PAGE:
We posted last summer a series of articles on the new overtime rules. With those rules now going into effect next month (or perhaps not – keep reading), a short summary seems like a timely exercise.
Florida has no overtime law of its own. So many local business owners may feel unconcerned. That would be a mistake. Federal rules apply to many businesses, even smaller ones. They are triggered by a gross-receipt threshold, not by the number of employees; by engaging in business across state lines; or by doing business in certain designated industries.
Congress did not set overtime rules. It passed a law, the Fair Labor Standards Act (the “FLSA”), which mandates that people working for a qualifying employer be paid time and a half for hours worked over 40. It also allows for exceptions, some broad (like the two that cover managerial/supervisory employees) and others narrow. But it leaves to the Department of Labor to define the circumstances when the broader exceptions apply.
This is exactly what the Department of Labor did earlier this year. By raising the minimum amount of money certain managerial employees must make before they can be exempt from overtime pay, it dramatically increased the number of Americans who will qualify for overtime.
The Department of Labor also has mighty enforcement powers that will give teeth to the new rules. It may issue investigative subpoenas, conduct audits, and take various other actions that could expose an unwary company to stiff penalties.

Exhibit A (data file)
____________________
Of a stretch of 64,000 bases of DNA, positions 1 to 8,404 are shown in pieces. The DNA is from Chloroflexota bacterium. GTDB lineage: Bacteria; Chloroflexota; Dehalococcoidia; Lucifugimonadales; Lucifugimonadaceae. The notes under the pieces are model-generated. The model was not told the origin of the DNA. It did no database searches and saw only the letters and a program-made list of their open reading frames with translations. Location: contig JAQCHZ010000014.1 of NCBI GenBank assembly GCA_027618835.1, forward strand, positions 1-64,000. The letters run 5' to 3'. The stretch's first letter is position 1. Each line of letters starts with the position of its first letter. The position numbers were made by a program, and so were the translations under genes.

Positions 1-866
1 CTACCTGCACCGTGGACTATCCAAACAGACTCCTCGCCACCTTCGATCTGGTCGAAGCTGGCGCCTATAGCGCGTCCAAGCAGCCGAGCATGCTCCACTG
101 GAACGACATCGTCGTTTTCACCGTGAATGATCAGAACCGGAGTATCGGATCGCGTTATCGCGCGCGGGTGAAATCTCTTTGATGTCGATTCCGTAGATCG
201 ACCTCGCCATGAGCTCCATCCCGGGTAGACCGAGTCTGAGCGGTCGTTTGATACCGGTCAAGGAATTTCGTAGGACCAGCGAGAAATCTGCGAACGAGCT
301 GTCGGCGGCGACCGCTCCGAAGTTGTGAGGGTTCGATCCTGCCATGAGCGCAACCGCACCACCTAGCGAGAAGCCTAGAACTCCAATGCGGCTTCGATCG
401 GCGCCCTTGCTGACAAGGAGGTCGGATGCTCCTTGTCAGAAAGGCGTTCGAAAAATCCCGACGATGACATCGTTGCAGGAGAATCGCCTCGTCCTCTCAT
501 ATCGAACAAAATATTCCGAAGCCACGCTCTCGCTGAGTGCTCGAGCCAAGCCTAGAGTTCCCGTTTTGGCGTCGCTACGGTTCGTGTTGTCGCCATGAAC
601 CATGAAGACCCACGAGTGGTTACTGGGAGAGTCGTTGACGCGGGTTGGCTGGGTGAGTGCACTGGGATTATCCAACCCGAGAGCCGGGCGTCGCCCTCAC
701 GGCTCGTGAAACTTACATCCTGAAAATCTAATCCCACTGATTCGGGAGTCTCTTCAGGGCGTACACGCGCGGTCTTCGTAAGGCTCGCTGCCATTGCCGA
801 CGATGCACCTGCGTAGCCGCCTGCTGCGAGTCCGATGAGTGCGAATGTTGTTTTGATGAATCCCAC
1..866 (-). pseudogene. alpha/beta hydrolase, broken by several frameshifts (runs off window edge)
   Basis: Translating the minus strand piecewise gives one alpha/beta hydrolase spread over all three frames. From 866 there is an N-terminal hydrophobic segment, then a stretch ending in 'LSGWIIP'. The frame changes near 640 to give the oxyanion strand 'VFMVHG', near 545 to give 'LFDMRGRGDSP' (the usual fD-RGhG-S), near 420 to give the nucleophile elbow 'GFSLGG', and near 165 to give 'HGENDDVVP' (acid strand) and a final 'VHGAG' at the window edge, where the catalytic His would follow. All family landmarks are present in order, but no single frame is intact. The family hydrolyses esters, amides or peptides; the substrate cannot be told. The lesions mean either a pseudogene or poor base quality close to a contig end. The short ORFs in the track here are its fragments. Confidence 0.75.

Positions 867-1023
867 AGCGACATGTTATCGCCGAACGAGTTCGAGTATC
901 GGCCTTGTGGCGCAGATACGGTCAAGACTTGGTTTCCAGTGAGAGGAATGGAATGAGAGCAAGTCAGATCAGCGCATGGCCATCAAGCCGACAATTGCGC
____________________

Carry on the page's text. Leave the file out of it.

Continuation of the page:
These warnings must be accompanied by one other. The FLSA imposes sometimes onerous record keeping requirements. Not having in place a system keeping track of employee hours will not just lead to possible fines; it will also open the door for the courts to consider employee testimony and other less exact measures of time worked when calculating damages. This would result in bigger verdicts against unsuspecting employers.
As for the new rules, there is a wrinkle – and one of constitutional proportion. Congress makes the laws. And while Congress may delegate part of its powers to executive agencies in the form of rules-making, it must do so based on specific and intelligible principles. This means that the broader the delegation, the most constitutionally suspect it becomes. So it may be little surprise that a change in the more general FLSA exemptions, one too that affects hundreds of thousands of people, was temporarily blocked by a federal judge. A full hearing will determine whether the DOL went too far – or, in constitutional terms, whether the Separation of Powers that underpins our political system demands that such a change comes from Congress.
The first call of action for businesses remains to make sure they have a genuine general counsel as their attorney, who will be able to keep their company in compliance, represent it before the DOL if needed, and represent it efficiently in court should that become necessary.